How To Tackle Bed Bugs

Paris is struggling to tackle an infestation of bed bugs that threatens to undermine next year’s summer Olympics in the French capital.

The tiny blood-sucking insects live in homes, cinemas, hospitals and trains – and spread to infest wherever their human carriers take them.

Businesses and public health workers have mobilised to clean up the city. Even Eurostar staff are on alert to stop the epidemic shifting across the Channel to Britain.

But experts claim bed bug infestations are nothing new, and the tiny creatures are found worldwide.

Expats are the top targets for the nasty critters, so how can they spot a bed bug infestation and clean up after the pesky insects?

What Is A Bed Bug?

Bed bugs are not a new problem. They have lived often unnoticed alongside humans for more than 3,000 years.

The insects feed on blood and must have a regular supply to survive. Their preferred prey are humans.

Bed bugs are oval-shaped and grow to about 4 millimetres long, with six legs and two antennae. The creatures are large enough to spot with the human eye.

Colouring varies depending on age and if they have recently gorged on blood. Young bugs or nymphs are near-transparent. Adult bugs are brown and flat before feeding, changing to a bloated red shape after feeding.

The insects are called bed bugs because they often live in mattresses.

How Do You Know If You Are A Bed Bug Victim?

One key tell-tale sign of a bed bug infestation is small, reddish-brown spots on bedding, walls or furnishings.

Someone attacked by bed bugs will have small, red bites on their arms or legs, which swell, feel hard and are often itchy. The signs of bites can take a few days to show and do not necessarily mean an infestation.

Signs of an infestation are shed insect skins, empty eggshells and sightings of the bugs. Skins and empty eggshells look white.

A bed bug infestation is not a sign of a dirty home. The insects may lie dormant for many months without feeding and endure temperatures from freezing to more than 100 degrees Fahrenheit.

Infestations are likely in homes or public buildings where food is available regardless of cleanliness.

Spotting A Bed Bug Infestation

The first place to look for bed bugs is your bed. Carefully inspect your mattress, bedding, pillows and headboard. The tiny insects love small crevices, including:

  • Seams and labels on mattresses, pillows, bedding and curtains
  • In electrical outlets and devices near beds
  • Carpet edges and cracks in skirting boards
  • Behind loose paintwork or wallpapers
  • In the folds of clothing
  • Pet boards
  • Upholstery

How Do You Treat Bedbug Bites?

Victims are most likely to spot bed bug bites in the mornings as the creatures feed at night.

Bites tend to be grouped rather than isolated.

Don’t confuse bites around ankles and salfs with bed bugs. Fleas tend to favour these areas, while bed bugs feed on any exposed area, such as the face, arms, legs and waistline.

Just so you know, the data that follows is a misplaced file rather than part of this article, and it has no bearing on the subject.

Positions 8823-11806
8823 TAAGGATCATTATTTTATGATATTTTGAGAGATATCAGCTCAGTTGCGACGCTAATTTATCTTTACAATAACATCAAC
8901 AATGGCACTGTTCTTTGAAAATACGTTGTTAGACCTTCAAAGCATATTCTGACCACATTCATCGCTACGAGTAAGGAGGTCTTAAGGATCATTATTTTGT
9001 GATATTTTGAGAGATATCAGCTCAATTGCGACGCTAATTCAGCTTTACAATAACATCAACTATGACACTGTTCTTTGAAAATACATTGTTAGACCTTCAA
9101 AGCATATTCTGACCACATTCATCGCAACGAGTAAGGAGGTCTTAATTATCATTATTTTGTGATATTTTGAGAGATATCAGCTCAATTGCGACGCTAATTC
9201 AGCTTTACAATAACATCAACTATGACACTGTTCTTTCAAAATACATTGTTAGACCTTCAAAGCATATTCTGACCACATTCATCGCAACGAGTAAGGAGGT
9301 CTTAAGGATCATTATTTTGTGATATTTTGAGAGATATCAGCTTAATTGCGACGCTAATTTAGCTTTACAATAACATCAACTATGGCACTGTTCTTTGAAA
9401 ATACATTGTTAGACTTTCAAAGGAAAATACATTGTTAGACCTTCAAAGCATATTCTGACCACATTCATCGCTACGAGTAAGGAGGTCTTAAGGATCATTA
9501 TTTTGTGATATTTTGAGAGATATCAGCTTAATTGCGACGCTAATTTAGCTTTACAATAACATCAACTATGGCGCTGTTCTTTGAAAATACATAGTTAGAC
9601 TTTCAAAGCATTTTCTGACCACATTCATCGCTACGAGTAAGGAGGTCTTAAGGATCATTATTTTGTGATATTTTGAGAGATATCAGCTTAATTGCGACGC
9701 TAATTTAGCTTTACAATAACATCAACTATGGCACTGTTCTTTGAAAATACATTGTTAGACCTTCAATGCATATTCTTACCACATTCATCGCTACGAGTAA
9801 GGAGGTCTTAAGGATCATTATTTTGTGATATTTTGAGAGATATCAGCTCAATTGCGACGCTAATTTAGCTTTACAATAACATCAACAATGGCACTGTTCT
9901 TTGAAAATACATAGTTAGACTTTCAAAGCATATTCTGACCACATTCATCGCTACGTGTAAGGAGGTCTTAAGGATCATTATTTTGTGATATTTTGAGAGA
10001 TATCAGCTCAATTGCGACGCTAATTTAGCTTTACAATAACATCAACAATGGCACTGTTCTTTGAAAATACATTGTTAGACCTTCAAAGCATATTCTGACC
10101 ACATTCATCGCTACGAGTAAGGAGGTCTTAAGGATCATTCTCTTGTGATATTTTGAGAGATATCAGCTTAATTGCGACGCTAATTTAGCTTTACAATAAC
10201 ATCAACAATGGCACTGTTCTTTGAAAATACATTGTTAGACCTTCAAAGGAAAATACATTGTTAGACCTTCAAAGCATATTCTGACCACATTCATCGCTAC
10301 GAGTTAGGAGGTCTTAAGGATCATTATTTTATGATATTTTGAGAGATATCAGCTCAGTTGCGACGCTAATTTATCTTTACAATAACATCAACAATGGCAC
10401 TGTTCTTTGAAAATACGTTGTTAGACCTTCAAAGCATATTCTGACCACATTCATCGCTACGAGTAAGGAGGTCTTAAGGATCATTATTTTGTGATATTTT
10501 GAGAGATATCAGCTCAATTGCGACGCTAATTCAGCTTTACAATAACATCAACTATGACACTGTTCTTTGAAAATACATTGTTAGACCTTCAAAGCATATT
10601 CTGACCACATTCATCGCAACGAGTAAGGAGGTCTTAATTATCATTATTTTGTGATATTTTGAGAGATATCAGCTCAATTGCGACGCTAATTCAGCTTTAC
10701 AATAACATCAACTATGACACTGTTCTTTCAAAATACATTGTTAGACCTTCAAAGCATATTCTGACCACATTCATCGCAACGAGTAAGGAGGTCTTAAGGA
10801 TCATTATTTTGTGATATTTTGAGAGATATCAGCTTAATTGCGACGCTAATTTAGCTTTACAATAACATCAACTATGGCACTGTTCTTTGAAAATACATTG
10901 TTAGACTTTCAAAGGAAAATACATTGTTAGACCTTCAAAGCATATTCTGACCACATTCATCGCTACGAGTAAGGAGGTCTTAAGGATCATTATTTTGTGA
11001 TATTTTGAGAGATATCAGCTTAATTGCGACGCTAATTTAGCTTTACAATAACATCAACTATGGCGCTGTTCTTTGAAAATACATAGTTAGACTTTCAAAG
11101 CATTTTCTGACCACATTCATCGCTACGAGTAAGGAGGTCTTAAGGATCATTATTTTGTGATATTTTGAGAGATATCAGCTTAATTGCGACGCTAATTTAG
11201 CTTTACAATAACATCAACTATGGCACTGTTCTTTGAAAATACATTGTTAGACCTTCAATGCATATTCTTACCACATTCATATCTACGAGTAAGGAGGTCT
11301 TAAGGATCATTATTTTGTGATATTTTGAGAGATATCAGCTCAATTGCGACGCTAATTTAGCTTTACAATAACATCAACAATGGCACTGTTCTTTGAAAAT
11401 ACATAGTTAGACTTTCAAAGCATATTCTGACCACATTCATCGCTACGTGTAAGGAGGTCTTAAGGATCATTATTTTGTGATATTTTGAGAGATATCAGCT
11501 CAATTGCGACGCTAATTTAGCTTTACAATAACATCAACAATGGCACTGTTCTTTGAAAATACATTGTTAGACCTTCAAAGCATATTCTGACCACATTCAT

If you are bitten, wash the bites with soap and water to clean the area and stop itching. Avoid scratching to reduce the itching.

If the bites itch, try rubbing in some corticosteroid cream, which a pharmacy should supply over the counter. In extreme cases, victims may need a stronger cream available on prescription.

The bites can take up to 10 or 14 days to heal completely.

How Do You Treat Bedbug Infestations?

Bed bugs can lay up to five eggs a day, which take 21 days to hatch and for the nymphs to reach adulthood.

If you notice a problem, it’s essential to act quickly.

Contact the local authority to find out if they have a pest control service.

Other self-preventative things to do are:

  • Run any washable clothing, bedding or soft furnishings on a hot wash (60C) and tumble dry for at least 30 minutes on a hot setting.
  • Seal infected clothing, bedding and soft furnishings in an airtight plastic bag and freeze for three or four days.
  • Regularly clean your vacuum cleaner.
  • Thoroughly clean secondhand clothes and furniture before taking them inside your home.
  • Wash all your holiday clothing, even if you did not wear some items.

Exterminators recommend tea tree, peppermint, lemon grass and lavender oils as a bed bug deterrent. Travellers can spray their bags before leaving home for protection.

Bed Bug FAQ

What’s the scientific name for bed bugs?

Two species of bed bugs come into contact with humans – Cimex lectularius and Cimex hemipterus.

Do bed bugs have predators?

Unfortunately, bed bugs have no natural predators, so you cannot keep another creature in your home that would eradicate the problem. However, some birds, rodents and lizards would feed on the bugs if they came across them.

Where in the world are bed bugs found?

Bed bugs are found almost everywhere and are becoming more prevalent in the US, Canada, Britain and Europe. The problem has always existed. It’s just becoming more noticeable.

Are bed bug bites dangerous?

Bed bugs are irritating rather than dangerous to humans unless someone has a rare allergic reaction. Bed bugs do not carry or spread infectious diseases. Scratching a bite can lead to an infection.

Can I spray bed bugs to kill infestations?

Commercial bed bug sprays are available online and in hardware stores. The active ingredient to look for is pyrethrins, plant-based insecticides derived from chrysanthemums. An alternative is a pyrethroid, a synthetic pesticide that acts like pyrethrin.

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